Television broadcast stations: 4 (British Broadcasting Corporation
repeater 1; British Forces Broadcasting Service repeater 1)

Televisions: 1.75 million (1992 est.)

@Hong Kong:Transportation

Railways:
total: 34 km
standard gauge: 34 km 1.435-m gauge (1996 est.)
note: also has 43 km of metro with 38 stations

Highways:
total: 1,760 km
paved: 1,760 km
unpaved: 0 km (1996 est.)

Ports and harbors: Hong Kong

Merchant marine:
total: 182 ships (1,000 GRT or over) totaling 5,644,279 GRT/9,287,704
DWT
ships by type: bulk 104, cargo 23, combination bulk 2, container 42,
liquefied gas tanker 1, multifunction large load carrier 2, oil tanker
2, refrigerated cargo 1, roll-on/roll-off cargo 1, short-sea passenger
1, vehicle carrier 3
note: a flag of convenience registry; includes ships from 13 countries
among which are UK 26, South Africa 9, China 9, Japan 8, Bermuda 3,
Germany 3, Israel 2, Canada 2, Belgium 1, and Norway 1; Hong Kong owns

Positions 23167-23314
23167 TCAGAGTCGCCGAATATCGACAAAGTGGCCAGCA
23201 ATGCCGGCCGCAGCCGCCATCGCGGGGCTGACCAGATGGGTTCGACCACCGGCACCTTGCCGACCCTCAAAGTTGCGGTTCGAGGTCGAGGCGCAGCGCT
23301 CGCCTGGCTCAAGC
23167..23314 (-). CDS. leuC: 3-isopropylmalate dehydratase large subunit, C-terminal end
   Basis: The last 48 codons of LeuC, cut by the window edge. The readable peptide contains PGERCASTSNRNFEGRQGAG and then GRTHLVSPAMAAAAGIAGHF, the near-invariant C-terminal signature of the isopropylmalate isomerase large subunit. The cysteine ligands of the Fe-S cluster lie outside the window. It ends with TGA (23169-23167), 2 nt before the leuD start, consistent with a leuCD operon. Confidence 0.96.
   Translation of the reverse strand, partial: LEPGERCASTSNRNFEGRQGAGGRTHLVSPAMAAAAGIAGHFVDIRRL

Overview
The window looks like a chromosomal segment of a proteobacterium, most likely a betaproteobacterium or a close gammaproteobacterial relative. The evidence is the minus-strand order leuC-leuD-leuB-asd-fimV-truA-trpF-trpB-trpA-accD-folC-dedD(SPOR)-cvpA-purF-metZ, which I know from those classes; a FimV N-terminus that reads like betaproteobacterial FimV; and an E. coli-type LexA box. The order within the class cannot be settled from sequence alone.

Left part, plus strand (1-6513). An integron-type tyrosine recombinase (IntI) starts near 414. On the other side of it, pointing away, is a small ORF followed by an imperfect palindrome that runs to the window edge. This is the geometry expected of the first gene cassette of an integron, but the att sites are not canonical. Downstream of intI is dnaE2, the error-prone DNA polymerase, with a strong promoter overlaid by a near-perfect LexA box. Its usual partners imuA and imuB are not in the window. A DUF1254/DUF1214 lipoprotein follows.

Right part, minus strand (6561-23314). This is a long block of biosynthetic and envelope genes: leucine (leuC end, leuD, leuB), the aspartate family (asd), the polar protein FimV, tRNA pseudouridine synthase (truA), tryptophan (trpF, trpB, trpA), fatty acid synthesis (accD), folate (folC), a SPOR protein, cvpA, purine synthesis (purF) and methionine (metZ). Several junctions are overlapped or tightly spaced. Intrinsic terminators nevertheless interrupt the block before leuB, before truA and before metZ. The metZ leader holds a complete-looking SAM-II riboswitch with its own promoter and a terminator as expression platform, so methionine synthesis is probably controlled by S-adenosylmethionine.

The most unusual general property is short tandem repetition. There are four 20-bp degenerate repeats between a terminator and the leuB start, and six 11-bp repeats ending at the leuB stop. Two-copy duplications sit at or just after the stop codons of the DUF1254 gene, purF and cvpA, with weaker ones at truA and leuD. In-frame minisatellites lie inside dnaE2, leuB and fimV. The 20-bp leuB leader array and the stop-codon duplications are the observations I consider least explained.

an additional 459 ships (1,000 GRT or over) totaling 17,179,262 DWT
that operate under the registries of The Bahamas, Barbados, Belize,
Bermuda, Cyprus, Hong Kong, Liberia, Malta, Panama, Philippines, Saint
Vincent and the Grenadines, Singapore, and Vanuatu (1997 est.)

Airports: 3 (1998)

Airports-with paved runways:
total: 3
over 3,047 m: 2
1,524 to 2,437 m: 1 (1998)

Heliports: 1 (1997 est.)

@Hong Kong:Military

Military branches: the People's Liberation Army (PLA) has a
low-profile presence in Hong Kong

Military manpower-military age: 18 years of age

Military manpower-availability:
males age 15-49: 1,908,604 (1998 est.)